Happy holidaymas to you all!
Good thing for the addicted out there that dramaland waits for nobody, not even Santa, so we’ve got a full slate of regularly scheduled programming to dive into. Although I suppose if you were hoping for any sort of rest during the holidays, it’s not such good news…
This show continues to break my heart, even when I wonder whether I’m getting too used to the expectation that it will and will therefore become inured to its emotional twists and turns. But as it turns out, when your emotional storylines are conjured with such care and sincerity, you don’t just stop caring about them. Not with these characters, to whom I just want to give lots and lots of hugs and words of encouragement. It gets better, I promise. It has to. Doesn’t it?
SONG OF THE DAY
Zitten – “December” [ Download ]
EPISODE 7 RECAP
The teachers read through the school violence surveys, not really counting on leads but hoping for some anyway. But the results exceed their meager expectations, as survey after survey turns up one name: Park Heung-soo. It’s all in the hearsay category, but there are snippets of things we’ve seen, taken out of context: Heung-soo makes others bring him snacks, Heung-soo may have forced Nam-soon to steal the exam…
In-jae worries—what can they do? Se-chan, on the other hand, seems to be taking this a lot more lightly. To her chagrin he cheerily turns over the surveys to Uhmforce just as she’s trying to buy time before passing them up the admin chain.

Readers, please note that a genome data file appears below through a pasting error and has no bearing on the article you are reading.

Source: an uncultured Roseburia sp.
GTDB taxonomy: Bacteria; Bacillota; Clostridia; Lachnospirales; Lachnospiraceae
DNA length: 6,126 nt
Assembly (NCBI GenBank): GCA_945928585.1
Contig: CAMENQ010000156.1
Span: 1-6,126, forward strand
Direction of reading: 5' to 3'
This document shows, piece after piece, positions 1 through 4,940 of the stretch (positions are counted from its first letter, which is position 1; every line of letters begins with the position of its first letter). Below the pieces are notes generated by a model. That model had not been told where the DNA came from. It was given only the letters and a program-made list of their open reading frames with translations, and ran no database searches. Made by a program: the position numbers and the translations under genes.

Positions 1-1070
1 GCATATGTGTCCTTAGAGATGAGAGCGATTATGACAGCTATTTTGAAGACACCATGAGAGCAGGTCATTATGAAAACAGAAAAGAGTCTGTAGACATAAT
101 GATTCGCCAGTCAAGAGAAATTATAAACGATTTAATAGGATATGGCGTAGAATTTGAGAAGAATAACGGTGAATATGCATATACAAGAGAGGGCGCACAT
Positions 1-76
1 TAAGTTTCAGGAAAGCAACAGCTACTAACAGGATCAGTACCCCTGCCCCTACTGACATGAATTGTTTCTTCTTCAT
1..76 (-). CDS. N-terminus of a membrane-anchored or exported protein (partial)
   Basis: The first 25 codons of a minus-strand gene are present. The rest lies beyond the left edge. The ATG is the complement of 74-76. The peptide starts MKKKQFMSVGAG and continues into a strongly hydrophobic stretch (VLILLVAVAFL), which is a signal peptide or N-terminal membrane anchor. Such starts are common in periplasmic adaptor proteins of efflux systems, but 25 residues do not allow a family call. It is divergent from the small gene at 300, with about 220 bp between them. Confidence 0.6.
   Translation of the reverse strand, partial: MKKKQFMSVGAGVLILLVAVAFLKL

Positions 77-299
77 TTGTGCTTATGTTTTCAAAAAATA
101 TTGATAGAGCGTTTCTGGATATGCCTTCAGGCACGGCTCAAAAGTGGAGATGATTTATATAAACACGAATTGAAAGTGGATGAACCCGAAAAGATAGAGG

She pulls him aside (back to the trusty staircase, where she stays a few steps above to remain eye level, which is a recurring gag I love) and says they should have taken pains to confirm the reports before handing them off. The new kid is being targeted, and there may be an explanation other than what’s on paper. They have a duty to interview the kids separately and suss out fact from fiction.
Se-chan says that the upper admin is better at that sort of thing, and asks who’s more important to her: one lost lamb, or thirty of them. In short, is she putting Heung-soo first when the rest of the class is suffering? He points out that their Class 2 came in last place in midterms, and even their best students dropped. He’s right in that infuriating way he has.
It turns out that the questionnaire pinpointing Heung-soo was a concerted effort by a group of students. Aw, this is so sweet that you can hardly begrudge them for being misguided, because the students—Kang-joo, Byun-ki, et al—were trying to protect Nam-soon.
That’s what they tell Uhmforce when they get pulled out of class, one by one, to corroborate the stories. They ask the teacher to save Nam-soon from his bullied misery, which just… aw. And yet, sigh.
When it’s Nam-soon’s time for questioning, he admits that he did buy snacks and lunch for Heung-soo, but says he’s not being bullied. “I just wanted to be nice to him,” he says when pressed for explanation. “We used to be friends.”